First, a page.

It’s Homeopathy Awareness Week. I’m not sure we can really trust the mainstream media to be fully aware of the nature of homeopathy. Perhaps we can trust bloggers though? Let’s see: the Daily Mail, having produced (predictably enough) an article headlined ‘Homeopathy works!’, is taken to task by a blogger in this, the beginning of Homeopathy Awareness Week (although I’m not clear on when the Mail article was first published#).
Interestingly, the Mail article claims that “[homeopathy] works on the principle that a substance which in large doses will cause the symptoms of an illness can be used in minute doses to relieve the same symptoms.” I find this interesting because they seem not to have found room to tell readers that many homeopathic remedies will contain not a “minute dose” of a substance but will actually contain no dose whatsoever – anything above 12C will [in all likelihood*] contain no molecules of the original substance. It will have been diluted out of existence. The failure to report this, to my mind, makes the Daily Mail’s article misleading, distorted, and inaccurate (all contrary to the PCC code). But there’s nothing new in that.
Thankfully, one blogger has seen fit to write a post critical of this Mail article: the author of the Zygoma blog doubts that the Mail will publish his comments (and they haven’t so far), but reproduces them on his own website. He also offers readers the opportunity to post any comments they have submitted to the Mail regarding this article.
According to Andy Lewis of the Quackometer, The Society of Homeopaths are promoting “Homeopathy – a natural approach for the symptoms of hay fever”. APGaylard, at A canna’ change the laws of physics, has written about the evidence for homeopathy in hayfever – read how he sorted the wheat from the chaff here: Homeopathy awareness week and hay fever.
David Colquhoun, of Improbable Science, thinks that It’s clear that the public have rumbled the fraud and that homeopathy is heading back to where it was in the 1960s, a small lunatic fringe on the High Street. There’s an interesting comparison made between tobacco companies and homeopaths in this article.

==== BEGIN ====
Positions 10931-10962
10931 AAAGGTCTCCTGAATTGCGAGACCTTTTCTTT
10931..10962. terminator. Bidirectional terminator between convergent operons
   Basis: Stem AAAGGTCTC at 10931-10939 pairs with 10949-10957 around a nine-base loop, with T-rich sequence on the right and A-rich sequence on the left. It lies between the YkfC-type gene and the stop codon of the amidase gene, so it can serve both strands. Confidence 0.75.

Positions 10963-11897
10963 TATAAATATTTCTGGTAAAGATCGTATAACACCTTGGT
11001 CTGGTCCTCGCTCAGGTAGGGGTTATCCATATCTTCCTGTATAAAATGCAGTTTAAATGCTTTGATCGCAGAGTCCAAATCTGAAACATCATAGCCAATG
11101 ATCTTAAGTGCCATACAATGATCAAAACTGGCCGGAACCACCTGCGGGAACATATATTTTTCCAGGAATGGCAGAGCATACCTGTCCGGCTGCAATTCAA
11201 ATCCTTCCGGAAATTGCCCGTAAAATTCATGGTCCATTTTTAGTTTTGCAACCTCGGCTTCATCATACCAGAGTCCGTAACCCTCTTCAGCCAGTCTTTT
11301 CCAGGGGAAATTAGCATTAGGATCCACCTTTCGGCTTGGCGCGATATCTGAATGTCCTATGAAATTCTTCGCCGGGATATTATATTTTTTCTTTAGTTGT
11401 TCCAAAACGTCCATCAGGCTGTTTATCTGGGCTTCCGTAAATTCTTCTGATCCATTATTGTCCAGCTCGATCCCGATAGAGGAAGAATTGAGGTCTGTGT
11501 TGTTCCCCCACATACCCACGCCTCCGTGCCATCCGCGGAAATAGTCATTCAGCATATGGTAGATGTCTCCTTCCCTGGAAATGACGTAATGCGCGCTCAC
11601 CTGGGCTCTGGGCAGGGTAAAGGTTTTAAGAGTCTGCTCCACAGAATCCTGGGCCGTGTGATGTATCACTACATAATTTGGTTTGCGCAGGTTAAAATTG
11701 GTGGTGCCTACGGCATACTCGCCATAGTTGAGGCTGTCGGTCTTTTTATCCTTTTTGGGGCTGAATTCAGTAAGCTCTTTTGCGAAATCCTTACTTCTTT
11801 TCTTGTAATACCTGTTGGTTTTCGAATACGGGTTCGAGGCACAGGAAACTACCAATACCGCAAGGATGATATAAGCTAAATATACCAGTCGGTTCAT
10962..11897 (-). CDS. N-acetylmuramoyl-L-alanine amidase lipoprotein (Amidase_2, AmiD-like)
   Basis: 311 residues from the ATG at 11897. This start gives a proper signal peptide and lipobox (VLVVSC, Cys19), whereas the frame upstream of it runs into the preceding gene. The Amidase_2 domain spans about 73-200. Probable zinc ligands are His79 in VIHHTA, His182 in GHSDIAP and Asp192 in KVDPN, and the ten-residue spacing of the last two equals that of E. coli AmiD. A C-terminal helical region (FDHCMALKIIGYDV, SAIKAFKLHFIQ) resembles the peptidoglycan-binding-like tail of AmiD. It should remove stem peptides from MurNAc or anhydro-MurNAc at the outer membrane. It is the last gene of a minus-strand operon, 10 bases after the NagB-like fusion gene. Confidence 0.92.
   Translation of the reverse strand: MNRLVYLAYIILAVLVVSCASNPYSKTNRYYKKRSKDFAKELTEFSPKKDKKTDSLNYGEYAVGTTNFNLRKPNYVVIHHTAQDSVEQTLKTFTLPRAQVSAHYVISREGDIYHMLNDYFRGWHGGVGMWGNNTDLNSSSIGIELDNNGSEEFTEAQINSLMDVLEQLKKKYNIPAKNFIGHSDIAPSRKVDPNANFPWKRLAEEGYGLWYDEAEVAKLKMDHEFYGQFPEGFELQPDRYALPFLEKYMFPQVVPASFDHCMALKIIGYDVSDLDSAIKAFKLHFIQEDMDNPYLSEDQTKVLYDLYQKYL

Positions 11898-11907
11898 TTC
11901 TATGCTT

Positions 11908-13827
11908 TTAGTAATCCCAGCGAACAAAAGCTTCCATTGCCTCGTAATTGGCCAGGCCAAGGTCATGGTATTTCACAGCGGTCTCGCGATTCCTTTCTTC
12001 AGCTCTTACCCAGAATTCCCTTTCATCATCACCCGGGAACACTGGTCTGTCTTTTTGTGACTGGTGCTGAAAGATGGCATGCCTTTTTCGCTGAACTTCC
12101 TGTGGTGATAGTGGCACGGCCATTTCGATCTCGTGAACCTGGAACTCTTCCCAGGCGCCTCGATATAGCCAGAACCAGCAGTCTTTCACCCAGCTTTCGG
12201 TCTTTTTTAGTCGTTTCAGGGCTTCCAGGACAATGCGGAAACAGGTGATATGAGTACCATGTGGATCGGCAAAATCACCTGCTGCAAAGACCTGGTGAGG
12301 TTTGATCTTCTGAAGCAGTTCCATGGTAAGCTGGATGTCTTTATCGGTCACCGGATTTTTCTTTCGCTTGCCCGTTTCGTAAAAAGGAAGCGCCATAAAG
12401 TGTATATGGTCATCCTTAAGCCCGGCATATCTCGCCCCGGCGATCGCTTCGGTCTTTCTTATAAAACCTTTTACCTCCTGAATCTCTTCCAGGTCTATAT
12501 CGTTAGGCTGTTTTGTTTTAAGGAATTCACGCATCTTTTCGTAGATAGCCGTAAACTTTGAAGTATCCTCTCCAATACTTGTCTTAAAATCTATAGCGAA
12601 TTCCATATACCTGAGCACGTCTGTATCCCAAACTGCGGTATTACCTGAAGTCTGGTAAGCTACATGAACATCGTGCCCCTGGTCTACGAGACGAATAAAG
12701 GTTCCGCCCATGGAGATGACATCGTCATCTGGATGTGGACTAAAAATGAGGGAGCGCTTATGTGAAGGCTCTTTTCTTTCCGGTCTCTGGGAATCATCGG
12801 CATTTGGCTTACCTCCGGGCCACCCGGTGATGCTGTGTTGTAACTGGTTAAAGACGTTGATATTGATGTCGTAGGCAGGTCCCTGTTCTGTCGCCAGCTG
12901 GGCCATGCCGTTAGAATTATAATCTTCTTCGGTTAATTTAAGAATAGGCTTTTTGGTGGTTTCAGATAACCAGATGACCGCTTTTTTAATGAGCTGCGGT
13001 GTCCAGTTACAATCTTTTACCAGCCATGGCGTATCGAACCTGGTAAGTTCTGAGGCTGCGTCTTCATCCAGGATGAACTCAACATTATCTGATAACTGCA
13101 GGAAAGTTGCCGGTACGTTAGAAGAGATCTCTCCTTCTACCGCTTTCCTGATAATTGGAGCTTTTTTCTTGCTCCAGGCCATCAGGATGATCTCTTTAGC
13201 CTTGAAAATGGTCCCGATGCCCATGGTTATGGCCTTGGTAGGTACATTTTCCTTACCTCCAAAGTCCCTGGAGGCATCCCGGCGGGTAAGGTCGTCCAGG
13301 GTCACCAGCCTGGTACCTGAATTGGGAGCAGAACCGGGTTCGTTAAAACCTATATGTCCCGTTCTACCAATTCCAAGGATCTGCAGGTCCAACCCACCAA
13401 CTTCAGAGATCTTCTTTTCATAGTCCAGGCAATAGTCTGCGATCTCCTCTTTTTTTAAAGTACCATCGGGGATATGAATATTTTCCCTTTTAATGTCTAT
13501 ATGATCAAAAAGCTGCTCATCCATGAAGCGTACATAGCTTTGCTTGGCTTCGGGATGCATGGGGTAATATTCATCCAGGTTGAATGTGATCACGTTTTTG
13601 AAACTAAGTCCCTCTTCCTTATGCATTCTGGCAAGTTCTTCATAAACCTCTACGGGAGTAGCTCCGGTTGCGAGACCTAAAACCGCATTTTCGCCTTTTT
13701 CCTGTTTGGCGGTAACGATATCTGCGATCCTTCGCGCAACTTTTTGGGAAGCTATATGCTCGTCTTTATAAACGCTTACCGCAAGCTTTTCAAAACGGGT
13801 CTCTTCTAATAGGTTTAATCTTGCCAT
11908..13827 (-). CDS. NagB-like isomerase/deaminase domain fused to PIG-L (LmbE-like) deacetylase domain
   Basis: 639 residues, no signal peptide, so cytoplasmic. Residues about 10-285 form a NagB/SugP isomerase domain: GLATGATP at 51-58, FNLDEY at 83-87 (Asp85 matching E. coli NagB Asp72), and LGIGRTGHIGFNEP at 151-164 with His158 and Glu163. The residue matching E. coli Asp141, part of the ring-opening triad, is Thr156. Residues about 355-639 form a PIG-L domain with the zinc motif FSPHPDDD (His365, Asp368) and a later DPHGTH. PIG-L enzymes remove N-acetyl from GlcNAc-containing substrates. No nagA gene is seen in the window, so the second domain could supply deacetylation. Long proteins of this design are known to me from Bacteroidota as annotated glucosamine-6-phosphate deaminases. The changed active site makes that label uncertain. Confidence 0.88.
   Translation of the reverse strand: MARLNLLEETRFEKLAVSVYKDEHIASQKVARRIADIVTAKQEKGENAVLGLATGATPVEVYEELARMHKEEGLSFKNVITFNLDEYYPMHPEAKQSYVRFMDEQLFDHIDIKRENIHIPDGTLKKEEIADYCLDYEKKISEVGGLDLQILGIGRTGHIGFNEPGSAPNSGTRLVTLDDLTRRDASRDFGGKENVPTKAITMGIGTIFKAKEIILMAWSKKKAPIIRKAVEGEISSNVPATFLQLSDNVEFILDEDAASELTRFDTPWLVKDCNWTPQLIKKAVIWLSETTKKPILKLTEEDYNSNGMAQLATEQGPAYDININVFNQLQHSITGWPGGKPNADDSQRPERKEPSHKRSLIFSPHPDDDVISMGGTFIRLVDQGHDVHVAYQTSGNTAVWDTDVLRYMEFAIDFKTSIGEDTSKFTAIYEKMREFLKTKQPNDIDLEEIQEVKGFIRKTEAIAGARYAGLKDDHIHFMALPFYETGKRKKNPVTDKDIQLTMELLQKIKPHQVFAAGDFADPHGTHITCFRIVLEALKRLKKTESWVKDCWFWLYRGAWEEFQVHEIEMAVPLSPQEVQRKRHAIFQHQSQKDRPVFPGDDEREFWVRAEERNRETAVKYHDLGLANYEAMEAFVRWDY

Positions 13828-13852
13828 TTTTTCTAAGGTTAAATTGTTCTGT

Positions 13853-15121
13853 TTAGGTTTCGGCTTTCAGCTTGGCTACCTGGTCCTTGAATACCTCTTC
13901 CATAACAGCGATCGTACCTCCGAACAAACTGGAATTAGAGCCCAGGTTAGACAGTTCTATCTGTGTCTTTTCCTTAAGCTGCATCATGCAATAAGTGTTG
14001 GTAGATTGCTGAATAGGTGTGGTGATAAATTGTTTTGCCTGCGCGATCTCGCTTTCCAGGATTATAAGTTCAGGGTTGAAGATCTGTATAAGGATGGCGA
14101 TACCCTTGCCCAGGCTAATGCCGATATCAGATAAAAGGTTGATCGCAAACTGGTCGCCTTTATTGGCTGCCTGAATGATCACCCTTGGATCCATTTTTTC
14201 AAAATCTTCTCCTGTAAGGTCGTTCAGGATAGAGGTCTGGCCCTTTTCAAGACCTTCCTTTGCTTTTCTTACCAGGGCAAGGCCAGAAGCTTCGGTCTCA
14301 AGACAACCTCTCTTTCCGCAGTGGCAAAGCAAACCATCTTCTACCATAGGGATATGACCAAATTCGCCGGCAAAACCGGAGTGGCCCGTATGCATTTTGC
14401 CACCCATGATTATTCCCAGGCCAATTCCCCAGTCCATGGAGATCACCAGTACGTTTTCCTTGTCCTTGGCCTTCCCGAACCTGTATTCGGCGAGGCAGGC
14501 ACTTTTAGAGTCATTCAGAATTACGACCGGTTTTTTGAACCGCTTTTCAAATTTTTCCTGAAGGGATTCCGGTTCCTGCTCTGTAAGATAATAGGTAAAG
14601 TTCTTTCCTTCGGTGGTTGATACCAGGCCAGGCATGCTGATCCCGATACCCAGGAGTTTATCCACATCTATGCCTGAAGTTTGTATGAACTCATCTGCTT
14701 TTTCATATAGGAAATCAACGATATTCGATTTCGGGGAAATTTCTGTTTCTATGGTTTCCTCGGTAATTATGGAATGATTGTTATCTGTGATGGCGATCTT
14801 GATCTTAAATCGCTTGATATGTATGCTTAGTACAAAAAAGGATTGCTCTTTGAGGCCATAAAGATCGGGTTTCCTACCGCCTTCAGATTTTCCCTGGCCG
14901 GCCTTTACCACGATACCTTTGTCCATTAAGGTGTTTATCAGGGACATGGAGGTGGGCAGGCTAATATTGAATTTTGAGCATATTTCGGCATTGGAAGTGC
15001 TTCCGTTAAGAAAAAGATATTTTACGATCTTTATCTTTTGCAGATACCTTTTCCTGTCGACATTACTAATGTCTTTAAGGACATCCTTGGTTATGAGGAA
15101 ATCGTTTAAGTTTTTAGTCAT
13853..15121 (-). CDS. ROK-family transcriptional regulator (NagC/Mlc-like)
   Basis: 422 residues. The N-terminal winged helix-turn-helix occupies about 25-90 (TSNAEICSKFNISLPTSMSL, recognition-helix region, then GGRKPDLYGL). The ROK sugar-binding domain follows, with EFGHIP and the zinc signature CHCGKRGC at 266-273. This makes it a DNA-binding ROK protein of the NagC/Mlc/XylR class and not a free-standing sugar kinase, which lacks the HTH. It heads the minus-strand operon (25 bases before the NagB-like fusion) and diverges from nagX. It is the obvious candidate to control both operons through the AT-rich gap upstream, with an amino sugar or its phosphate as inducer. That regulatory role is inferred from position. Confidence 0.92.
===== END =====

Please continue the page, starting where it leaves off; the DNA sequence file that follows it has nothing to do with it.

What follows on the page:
The Quackometer blog, meanwhile, wants to assist journalists and presenters looking for someone to discuss Homeopathy Awareness Week. The author of this blog can put you in contact with researchers, medics and campaigners who care that the public is fully aware of what homeopathy is and what its limitations are. He ends by saying “Let’s have the debate.”
Steven Novella has written a post on Homeopathy Awareness Week and ends with this comment: I am all in favor of homeopathic awareness. The scientific community should use this week to make the public acutely aware of the fact that homeopathy is, put simply, utter rubbish. It is a classic pseudoscience and has no place in a 21st century science-based health care system.
Zeno has urged us to Let’s be aware. Very aware. Zeno discusses the letter from Lewith, Dixon and Fisher published in the Guardian on Saturday.
APGaylard, having commented on Zeno’s blog, has now written a piece of his own titled False positives?. Gaylard takes a look at the six reviews referred to by Lewith, Dixon and Fisher in their letter.
Orac is torn: “On the one hand, publicizing the magical, mystical thinking that is homeopathy serves a purpose [...] On the other hand, why provide homeopaths publicity…” A commenter remarks upon something which had also occurred to me: “Don’t worry too much. Chiropractic Awareness Week in April didn’t do that bunch much good, did it?”
And finally (for now), Crispian Jago has produced a rather wonderful post based on a Monty Python sketch in honour of homeopathy awareness week. One commenter thinks Crispian should do a redub of the original and put it on youtube. I agree.
Please post in the comments section any examples you come across of bloggers or journalists who write about homeopathy this week.
Edit 1: More blogs – the Thinking is Real blog also has a list of blogs that are taking a look at homeopathy. I won’t duplicate that list here – you can visit Thinking is Real to see the full list. Thanks to Andy for alerting me to this in his comment. Evening Person is also blogging on HAW.
Edit 2: *There is a chance that remedies at 12C will contain a molecule of the original substance (a 60% chance if one mole of the original substance was used, I think). Above 12C, the odds that a homeopathic remedy will contain a single molecule of the original substance become ever greater. Thanks to Sandy for raising this point in the comments section.
Edit 3: #According to Dr*T, the article is from 13/06/03. Thanks T.